90-year-old Geneseo woman gets college degree

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It is not uncommon for college students to take a gap year from their college studies.

However, a 70-year gap is quite rare.

Joyce DeFauw enrolled in 1951 at what is now Northern Illinois University, taking 1954 as a sabbatical, which is a break from her studies. But it lasted much longer.

Despite a seven-decade hiatus, DeFauw will earn his diploma from NIU this weekend, at the age of 90.

“They (NIU) had wonderful instructors. I had wonderful family support and incredible encouragement from people,” he said. “So now I’m at this point where it’s all about to end.”

DeFauw said she “can’t imagine” her feelings when she finally crosses the graduation stage and has her college diploma in hand.

“I would love to be able to jump and shout and say thank you. I think it’s going to be a lot of fun, unless I cry,” she said with a laugh.

When DeFauw enrolled at NIU, the school was known as Northern Illinois State Teachers College.

“I was the first in my family to go to college,” she said. “My parents were very supportive. They brought me from my hometown. I had access to a scholarship, which was not used by other members of my class.”

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He started out as an early elementary school student, but switched to home economics after his first year. About a semester before earning his degree, DeFauw’s educational journey took a turn.

“There was a man in my church who caught my eye and apparently I caught his eye,” he said. “So, we decided to get married.”

She had three children with her husband before he died unexpectedly. Five years after her death, DeFauw remarried and had six more children.

“So with the big family and all that, I was busy until he passed away,” she said.

In addition to raising all those children, he helped run his family’s farm, taught Sunday school classes, and bowled in the leagues.

“When the kids grew up and had families of their own, some of my kids said ‘Why don’t you go back to school?'” DeFauw said.

With the support of her family, she decided to return to NIU in 2019. Her children bought her first computer, allowing her to finish her degree online from her retirement home.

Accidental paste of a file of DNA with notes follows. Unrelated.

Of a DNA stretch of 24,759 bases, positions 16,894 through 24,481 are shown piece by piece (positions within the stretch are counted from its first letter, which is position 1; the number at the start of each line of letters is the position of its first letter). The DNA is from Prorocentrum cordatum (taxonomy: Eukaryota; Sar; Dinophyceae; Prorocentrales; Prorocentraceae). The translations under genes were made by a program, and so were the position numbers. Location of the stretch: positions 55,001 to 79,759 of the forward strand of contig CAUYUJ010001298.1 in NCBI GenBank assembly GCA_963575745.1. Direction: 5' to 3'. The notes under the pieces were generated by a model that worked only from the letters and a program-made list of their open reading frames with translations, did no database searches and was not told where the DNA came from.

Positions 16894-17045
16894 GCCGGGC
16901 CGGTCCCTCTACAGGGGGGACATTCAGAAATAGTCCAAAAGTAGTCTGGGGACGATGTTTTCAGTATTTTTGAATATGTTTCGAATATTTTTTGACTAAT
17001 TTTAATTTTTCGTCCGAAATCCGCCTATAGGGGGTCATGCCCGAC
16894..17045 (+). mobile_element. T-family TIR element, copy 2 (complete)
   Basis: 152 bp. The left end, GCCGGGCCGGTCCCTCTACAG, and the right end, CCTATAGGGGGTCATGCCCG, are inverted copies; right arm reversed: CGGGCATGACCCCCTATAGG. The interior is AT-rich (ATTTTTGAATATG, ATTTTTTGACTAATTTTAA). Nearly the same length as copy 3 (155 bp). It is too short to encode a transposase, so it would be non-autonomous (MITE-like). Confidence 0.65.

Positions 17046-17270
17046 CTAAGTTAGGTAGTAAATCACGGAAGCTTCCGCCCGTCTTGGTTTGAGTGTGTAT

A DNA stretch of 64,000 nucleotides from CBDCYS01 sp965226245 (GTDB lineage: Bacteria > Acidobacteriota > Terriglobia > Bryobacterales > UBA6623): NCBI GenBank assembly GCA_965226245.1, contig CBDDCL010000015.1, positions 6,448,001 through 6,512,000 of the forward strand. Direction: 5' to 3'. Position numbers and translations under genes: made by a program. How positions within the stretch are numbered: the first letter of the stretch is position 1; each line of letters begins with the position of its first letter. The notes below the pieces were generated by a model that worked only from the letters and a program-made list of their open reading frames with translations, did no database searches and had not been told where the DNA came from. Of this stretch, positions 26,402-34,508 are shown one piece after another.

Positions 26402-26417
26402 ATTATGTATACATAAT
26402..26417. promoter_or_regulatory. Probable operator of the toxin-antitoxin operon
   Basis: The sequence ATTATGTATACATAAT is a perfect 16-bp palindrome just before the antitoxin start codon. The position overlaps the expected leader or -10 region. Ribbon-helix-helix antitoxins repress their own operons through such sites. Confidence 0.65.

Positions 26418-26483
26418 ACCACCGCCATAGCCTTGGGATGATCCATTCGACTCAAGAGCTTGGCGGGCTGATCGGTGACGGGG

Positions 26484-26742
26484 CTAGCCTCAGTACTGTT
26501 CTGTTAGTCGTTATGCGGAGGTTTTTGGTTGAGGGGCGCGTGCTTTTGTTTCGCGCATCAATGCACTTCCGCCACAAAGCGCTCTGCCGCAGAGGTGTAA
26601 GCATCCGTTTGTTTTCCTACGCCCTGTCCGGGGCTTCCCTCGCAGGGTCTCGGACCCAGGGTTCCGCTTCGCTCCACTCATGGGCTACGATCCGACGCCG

“I took one course every semester, just one, and I was done,” he said. “Now I’m almost done.”

When asked what was the biggest difference in education from his early years to his later years, DeFauw’s answer was easy.

“One word: technology,” he said. “My grandchildren and great-grandchildren are much more educated or know more about the subject than I am. I know a very minimal and limited amount.”

But she is grateful for his new interest in and use of technology.

“I use it every day, and it’s not necessarily for school but for other things,” he said. “I have a son who learned a lot with computers and it was a great help.”

Jeanne Mirocha, one of DeFauw’s daughters, said she was initially surprised that her mother took the initiative to return to college.

“I was thinking, ‘Oh my gosh. I could never do this,'” Mirocha said. “But as a kid, you always think your parents can do anything, and she’s showing it.”

Mirocha said it’s amazing to see her mom, after being separated from college for so many years, sharing her experiences with other students for homework.

“In most cases, it was her who was speaking in terms of memories and they (the students) were speaking in terms of history,” she said. “Most people never get a chance to experience another classmate like that.”

Recognizing how the phrase “you’re never too old” is often used in conversation, Mirocha looks to her mother as a real-life example.

“They were able to find their transcripts from many years ago. They had to do some digging, but they found them,” he said, adding that no hurdle was too big. “You can do it no matter what, if you really want to. And she did.

“We are very proud to know that she is our mother and that she was able to see this through from start to finish.”

Aside from the constant support of his family, DeFauw felt self-motivated to complete his degree.

“You would like to leave things finished, not half done,” he said. “So I think that’s the satisfaction I’ll have. Not that I did it, but they gave me the ability and the opportunity to do it.”

Reflecting on her journey as a whole, DeFauw said she will always cherish the memories she’s made and the people who have encouraged her along the way. For those who have strayed from their college degrees and may be looking to go back to school, she shared her biggest takeaway from her non-traditional path:

“Keep learning,” DeFauw said. “You never know what you can do. I never dreamed I could do this. They gave me the skill, the time and the equipment. But otherwise, just keep learning and hang in there.”